During the relevant time period, inmates at MRRJ filled out medical request forms for non-emergency medical issues and provided those forms to jail officers, who then delivered the forms to the medical department. (Id. at 17-18). Any available member of the nursing staff could answer these request forms, and all requests were supposed to be answered within 7 days. (Id.). In addition to medical request forms, inmates could submit “inmate request forms” directly to security officers. (Shover Depo. at 20, 22; see, e.g., dkt. 71-1 at 8, 10). Inmates could also submit formal grievances within 30 days of the incident complained of; prison officials were to respond to grievances within 9 days. (Dkt. 12-1 at 7).

         If an inmate met certain criteria, nurses could unilaterally have the inmate moved to a bottom-tier cell[3] by sending an e-mail “that they would need to be bottom bunk / bottom tier” to the “security officer.” (Chestnut Depo. at 20-21, 76; see also dkt. 71-2 at 6 (“Kane Depo.”)). Nurses could also effectuate moves by issuing medical orders or consulting with a physician or physician's assistant. (Chestnut Depo. at 52). However, nurses did not unilaterally order canes or walkers for inmates; rather, the jail doctor or physician's assistant ordered such equipment upon a finding of medical necessity. (Id. at 22-23, 60-62, 69-70, 78; Dkt. 68-4 at 18-19, 31 (“Reynolds Depo.”); Moran Depo. at 40-41; dkt. 68-1 ¶ 6 (“Chestnut Decl.”)).

         Chestnut had six identifiable encounters with Shover prior to his fall on September 1, 2016. On August 18, 2016, Chestnut reviewed and responded to a medical request form in which Shover asked whether he could continue to take lyrica and oxycodone prescribed to him by an outside physician for pain related to “nerve [and] leg damage caused by a recent back surgery.” (Dkt. 71-1 at 73; see also Chestnut Depo. at 38, 96; Chestnut Decl. ¶ 9). This request form did not include any request for a cane or a bottom-tier cell. (Id.; see also Shover Depo. at 18). Chestnut responded: “We will see you and discuss options for you.” (Dkt. 71-1 at 73). Chestnut then placed Shover on a list to see the doctor. (Chestnut Decl. ¶ 9).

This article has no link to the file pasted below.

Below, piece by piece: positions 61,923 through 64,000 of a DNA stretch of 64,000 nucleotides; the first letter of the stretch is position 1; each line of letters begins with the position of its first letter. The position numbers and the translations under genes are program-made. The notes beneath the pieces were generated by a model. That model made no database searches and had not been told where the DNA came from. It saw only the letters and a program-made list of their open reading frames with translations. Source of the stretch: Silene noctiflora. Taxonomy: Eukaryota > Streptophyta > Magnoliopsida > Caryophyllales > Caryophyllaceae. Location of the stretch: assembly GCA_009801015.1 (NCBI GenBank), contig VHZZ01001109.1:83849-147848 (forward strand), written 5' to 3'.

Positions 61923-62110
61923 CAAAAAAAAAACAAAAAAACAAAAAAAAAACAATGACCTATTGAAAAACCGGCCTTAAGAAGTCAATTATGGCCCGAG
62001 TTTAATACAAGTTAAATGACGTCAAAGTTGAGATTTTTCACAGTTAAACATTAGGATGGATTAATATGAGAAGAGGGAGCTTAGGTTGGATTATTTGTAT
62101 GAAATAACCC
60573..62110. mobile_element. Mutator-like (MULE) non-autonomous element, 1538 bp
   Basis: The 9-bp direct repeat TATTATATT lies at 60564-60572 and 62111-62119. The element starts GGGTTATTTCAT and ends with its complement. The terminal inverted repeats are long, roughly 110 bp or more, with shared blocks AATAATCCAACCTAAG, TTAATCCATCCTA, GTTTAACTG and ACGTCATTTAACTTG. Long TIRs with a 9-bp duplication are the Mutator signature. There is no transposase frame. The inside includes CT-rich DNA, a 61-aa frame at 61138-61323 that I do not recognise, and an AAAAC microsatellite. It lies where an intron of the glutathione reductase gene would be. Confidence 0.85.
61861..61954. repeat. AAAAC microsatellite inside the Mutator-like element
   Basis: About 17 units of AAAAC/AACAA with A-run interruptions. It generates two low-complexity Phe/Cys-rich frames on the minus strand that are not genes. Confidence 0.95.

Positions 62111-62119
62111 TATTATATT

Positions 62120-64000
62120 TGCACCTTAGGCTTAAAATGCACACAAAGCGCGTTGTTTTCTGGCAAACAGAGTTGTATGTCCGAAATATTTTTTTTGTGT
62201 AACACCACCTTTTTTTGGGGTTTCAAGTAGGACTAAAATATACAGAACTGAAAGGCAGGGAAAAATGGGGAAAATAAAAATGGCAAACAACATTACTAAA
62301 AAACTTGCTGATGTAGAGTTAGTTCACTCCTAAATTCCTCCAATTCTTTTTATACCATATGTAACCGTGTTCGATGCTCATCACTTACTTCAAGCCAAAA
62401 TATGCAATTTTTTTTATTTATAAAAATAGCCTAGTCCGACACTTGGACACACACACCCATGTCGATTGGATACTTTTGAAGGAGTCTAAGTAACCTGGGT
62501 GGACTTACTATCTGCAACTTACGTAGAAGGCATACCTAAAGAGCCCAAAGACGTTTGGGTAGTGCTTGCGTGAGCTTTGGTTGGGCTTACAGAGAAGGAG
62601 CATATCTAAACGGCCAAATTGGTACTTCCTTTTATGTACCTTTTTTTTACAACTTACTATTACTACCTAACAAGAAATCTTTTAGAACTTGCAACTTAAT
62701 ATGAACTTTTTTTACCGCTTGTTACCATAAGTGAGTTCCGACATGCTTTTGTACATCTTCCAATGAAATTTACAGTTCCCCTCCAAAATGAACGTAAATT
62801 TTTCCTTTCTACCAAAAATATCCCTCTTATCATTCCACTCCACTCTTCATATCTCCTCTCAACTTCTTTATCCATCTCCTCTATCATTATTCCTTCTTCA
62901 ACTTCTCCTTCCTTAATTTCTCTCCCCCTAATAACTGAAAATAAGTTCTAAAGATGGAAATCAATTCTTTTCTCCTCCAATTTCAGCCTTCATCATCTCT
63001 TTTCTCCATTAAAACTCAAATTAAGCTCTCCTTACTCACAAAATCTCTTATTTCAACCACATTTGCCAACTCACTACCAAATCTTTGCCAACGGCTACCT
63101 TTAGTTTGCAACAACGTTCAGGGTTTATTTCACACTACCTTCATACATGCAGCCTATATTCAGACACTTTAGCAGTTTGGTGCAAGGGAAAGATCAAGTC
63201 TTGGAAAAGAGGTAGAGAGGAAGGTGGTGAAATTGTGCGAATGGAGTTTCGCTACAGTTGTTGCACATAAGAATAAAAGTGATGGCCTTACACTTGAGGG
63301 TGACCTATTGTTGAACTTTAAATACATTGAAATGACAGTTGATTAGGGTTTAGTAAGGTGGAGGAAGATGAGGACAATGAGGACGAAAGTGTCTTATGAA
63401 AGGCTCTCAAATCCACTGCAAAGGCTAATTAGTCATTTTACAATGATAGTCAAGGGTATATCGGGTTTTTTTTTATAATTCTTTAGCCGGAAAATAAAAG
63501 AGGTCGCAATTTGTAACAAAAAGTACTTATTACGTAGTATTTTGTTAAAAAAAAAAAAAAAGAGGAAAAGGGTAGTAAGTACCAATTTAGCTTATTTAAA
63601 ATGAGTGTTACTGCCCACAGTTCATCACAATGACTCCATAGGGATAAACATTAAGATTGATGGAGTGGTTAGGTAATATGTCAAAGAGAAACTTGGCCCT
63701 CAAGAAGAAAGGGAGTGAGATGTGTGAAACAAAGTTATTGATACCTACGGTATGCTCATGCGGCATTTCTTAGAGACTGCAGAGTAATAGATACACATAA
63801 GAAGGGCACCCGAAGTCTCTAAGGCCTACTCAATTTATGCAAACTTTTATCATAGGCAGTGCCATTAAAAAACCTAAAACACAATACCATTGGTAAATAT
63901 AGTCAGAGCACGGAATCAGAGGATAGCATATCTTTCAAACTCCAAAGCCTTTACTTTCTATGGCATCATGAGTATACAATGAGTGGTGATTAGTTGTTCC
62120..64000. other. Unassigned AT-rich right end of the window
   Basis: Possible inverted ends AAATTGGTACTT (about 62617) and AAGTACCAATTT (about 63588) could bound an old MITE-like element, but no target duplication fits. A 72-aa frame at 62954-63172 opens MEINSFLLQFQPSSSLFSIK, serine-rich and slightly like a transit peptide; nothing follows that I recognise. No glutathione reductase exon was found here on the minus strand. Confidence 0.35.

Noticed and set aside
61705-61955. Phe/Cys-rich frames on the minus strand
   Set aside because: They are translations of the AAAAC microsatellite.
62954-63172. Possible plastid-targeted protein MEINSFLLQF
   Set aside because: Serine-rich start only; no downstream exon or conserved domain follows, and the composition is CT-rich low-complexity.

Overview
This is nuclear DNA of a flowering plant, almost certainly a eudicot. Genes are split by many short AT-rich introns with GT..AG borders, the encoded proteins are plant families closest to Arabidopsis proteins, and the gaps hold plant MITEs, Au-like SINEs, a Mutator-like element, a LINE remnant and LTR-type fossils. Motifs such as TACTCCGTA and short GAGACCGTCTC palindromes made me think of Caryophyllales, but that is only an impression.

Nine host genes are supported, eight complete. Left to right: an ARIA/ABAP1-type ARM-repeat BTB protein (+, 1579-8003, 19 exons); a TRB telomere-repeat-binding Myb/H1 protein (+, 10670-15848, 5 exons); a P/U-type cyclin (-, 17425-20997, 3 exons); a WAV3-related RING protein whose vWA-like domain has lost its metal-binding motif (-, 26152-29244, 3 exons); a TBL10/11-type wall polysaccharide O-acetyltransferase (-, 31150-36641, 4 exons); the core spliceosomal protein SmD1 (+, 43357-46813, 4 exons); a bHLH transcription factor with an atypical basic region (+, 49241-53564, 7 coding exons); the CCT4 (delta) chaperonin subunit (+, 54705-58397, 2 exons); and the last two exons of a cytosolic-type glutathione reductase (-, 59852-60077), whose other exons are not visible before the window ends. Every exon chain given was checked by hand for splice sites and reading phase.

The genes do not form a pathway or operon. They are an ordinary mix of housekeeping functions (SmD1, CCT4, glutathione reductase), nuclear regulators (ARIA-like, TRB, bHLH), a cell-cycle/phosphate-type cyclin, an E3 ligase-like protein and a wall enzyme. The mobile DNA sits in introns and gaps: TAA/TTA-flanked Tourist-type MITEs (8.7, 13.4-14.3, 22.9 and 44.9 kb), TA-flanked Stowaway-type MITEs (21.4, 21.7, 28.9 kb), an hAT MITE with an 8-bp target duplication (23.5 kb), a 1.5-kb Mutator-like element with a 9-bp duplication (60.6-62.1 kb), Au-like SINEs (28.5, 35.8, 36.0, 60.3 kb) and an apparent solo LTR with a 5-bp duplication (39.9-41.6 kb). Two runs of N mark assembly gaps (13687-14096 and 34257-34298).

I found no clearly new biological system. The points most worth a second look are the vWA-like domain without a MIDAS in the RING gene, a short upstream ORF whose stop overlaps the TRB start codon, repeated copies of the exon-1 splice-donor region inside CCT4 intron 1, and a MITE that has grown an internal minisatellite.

On August 24, 2016, Chestnut responded to a second medical request form Shover submitted on August 23, 2016. (Chestnut Depo. at 39-40, 97). Shover stated that he was “following up on [his] request last week . . . to see the medical staff concerning [his] Rx meds, ” noting that he had “since fallen in the pod and hurt [his] knee” and had “great difficulties walking due to the permanent nerve damage to [his] legs.” (Dkt. 71-1 at 74). Chestnut responded: “Mr. Shover, you are on the list to be seen today.” (Id.). This request form did not include any request for a cane or a bottom-tier cell. (Id.; Shover Depo. at 19).

         Later that day, Shover saw P.A. Munsey, who diagnosed Shover with lower back pain and hypertension but did not note any request for a cane or bottom-tier housing or order either. (Chestnut Depo. at 73-74; Chestnut Decl. ¶ 11). Chestnut was not present at this appointment. (Id.). Shover remembers meeting with P.A. Munsey on at least one occasion prior to August 28, 2016. (Shover Depo. at 20-21). Shover recalls asking P.A. Munsey specifically for a cane, and states that Munsey replied that “he could not give [Shover] a cane or issue [him] a cane . . . because it would be considered a weapon and it was against . . . [jail] policy.” (Id. at 20).

         On August 26, 2016, Chestnut responded to a grievance Shover submitted on August 25, 2016. In this request, Shover asked either for a cane or to be moved to the medical infirmary “where I do not have to try and walk unassi[s]ted.” (Dkt. 68-7 at 1). Shover stated that P.A. Munsey “reaffirmed that canes are not allowed” at their appointment on August 24, 2016. (Id.). Shover noted that he had “been prescribed a walking cane by” his outside physician, Dr. Dowdell, but that MRRJ “would not let [him] bring [his] cane” into the jail at intake. (Id.). Shover stated that he had already fallen “several times” on the stairs “in the pod.” (Id.). Chestnut responded: “Mr. Shover, will get you moved to bottom tier so you don't have to go up and down stairs.” (Id.). Chestnut avers that this grievance marked her first awareness that Shover was housed on the second tier or that he had requested a cane. (Chestnut Decl. ¶ 12). Chestnut “determined that [Shover] met the criteria which allowed [her] to request that he be moved to [the] bottom tier” because of his “report that he had fallen” but that she “did not have authority to issue him a cane and Mr. Munsey had not ordered one.” (Id.).

         Later that day, Chestnut emailed David Kane, a classification officer at MRRJ, stating the following: “Can we move John Shover to a bottom tier? He states he has fallen several times on the steps. Not sure, but I guess we better be safe. Thanks[.] How is your Grandfather?” (Chestnut Depo. at 48, 100). Kane responded to Chestnut's question about his grandfather but did not respond to her request to move Shover to the bottom tier. (Id. at 50-51, 100). Chestnut responded about Kane's grandfather but did not follow up on her request that Shover be moved to the bottom tier. (Id. at 51, 100). Chestnut avers that “[a]s far as [she] knew, Mr. Shover ...


Buy This Entire Record For $7.95

Download the entire decision to receive the complete text, official citation,
docket number, dissents and concurrences, and footnotes for this case.

Learn more about what you receive with purchase of this case.